Alcohol-Impaired Driving

Following a brief description, 30% of Canadians said they were aware that mandatory alcohol screening (MAS) was introduced in December of 2018. The minority, 39%, said that MAS has had a moderate to major impact on their decision whether or not to drive after consuming alcohol.

The majority of Canadians (62%) were concerned about the dangers on the road from individuals driving while impaired by alcohol. In the past two years, 26% responded that they had driven within two hours of consuming alcohol; among them, 63% indicated that it was because they did not believe that they were impaired. About one-quarter (24%) of respondents said they were at least moderately concerned about being charged personally with an alcohol-impaired driving offence. Most often, this was because of the concern of killing or injuring someone else in an accident, being killed or injured, or having a permanent criminal record.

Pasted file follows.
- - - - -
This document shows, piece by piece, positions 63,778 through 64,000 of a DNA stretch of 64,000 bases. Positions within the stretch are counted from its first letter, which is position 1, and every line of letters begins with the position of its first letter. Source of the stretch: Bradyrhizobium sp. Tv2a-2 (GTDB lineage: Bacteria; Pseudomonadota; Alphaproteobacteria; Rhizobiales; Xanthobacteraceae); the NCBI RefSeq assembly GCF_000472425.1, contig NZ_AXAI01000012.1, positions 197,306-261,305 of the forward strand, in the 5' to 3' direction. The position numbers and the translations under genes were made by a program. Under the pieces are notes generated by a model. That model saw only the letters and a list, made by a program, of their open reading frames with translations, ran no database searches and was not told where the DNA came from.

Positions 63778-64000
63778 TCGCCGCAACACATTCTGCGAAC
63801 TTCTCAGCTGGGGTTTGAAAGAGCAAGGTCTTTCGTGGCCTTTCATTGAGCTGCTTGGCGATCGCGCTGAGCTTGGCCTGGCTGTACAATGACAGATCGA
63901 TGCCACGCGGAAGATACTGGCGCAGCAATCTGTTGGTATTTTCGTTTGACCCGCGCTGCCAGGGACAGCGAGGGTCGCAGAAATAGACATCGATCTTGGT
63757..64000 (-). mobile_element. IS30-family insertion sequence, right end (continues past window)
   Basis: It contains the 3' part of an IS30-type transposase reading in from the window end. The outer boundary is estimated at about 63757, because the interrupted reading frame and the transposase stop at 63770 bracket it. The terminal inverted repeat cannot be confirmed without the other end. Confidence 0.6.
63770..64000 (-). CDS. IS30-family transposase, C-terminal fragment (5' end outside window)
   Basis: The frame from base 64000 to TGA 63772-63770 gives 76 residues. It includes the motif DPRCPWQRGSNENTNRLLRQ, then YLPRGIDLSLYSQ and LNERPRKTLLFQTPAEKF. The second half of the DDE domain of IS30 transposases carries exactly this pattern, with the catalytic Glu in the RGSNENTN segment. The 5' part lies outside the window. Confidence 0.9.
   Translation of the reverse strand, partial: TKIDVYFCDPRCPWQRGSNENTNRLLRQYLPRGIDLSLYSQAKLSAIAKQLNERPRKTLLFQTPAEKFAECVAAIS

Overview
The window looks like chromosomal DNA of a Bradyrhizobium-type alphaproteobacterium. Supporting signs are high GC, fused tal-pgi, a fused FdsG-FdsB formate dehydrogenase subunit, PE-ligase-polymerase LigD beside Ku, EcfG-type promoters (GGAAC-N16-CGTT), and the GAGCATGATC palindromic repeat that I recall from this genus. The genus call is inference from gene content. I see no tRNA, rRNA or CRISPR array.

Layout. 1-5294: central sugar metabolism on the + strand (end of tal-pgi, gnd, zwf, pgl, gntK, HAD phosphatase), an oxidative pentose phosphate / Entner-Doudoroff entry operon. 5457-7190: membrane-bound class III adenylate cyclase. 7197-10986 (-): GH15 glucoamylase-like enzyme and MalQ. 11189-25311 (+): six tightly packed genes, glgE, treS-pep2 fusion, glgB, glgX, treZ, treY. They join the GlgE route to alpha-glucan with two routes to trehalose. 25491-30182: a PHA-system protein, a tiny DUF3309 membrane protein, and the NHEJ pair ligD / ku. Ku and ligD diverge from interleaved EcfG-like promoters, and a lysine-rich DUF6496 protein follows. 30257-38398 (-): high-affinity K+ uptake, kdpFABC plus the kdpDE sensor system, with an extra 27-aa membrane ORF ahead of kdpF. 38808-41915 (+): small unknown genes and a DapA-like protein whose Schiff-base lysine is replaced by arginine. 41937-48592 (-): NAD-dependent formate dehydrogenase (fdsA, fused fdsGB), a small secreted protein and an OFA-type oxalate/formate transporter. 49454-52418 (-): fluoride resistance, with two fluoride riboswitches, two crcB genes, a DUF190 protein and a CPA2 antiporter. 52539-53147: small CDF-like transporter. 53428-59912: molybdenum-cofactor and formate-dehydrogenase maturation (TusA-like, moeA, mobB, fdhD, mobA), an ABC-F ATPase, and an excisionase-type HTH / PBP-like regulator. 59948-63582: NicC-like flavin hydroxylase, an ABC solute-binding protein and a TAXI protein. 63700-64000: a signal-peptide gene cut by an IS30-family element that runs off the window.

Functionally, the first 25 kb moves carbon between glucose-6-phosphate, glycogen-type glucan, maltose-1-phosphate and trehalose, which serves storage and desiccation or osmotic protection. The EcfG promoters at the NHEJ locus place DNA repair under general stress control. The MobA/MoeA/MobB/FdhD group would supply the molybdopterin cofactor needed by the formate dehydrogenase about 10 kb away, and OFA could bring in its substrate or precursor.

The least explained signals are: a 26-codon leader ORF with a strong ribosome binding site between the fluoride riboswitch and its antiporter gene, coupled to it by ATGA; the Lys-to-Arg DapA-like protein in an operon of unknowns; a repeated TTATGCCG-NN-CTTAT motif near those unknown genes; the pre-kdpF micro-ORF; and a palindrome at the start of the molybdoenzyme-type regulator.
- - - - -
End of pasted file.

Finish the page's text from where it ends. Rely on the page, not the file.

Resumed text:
Drug Impaired Driving

About one-quarter of Canadians were aware of the introduction of approved roadside drug screening equipment (25%), or of prohibited limits of THC in the blood within two hours of driving (24%). Although 57% of Canadians were concerned about the dangers on the road from individuals driving while impaired by drugs, nine per cent fewer were concerned about the dangers of others driving while impaired by cannabis specifically. In the previous two years, 8% of Canadians had driven within two hours of using cannabis at least once. Half said they did not feel impaired. Among those who had driven after using cannabis, 17% had driven within two hours of consuming both cannabis and alcohol.

Police Traffic Stops

Twenty-two per cent of Canadians had been stopped by the police at least once in the past two years; 59% were stopped for a minor driving infraction while the other 41% were stopped at a roadside checkpoint. Forty per cent of those stopped were given a ticket.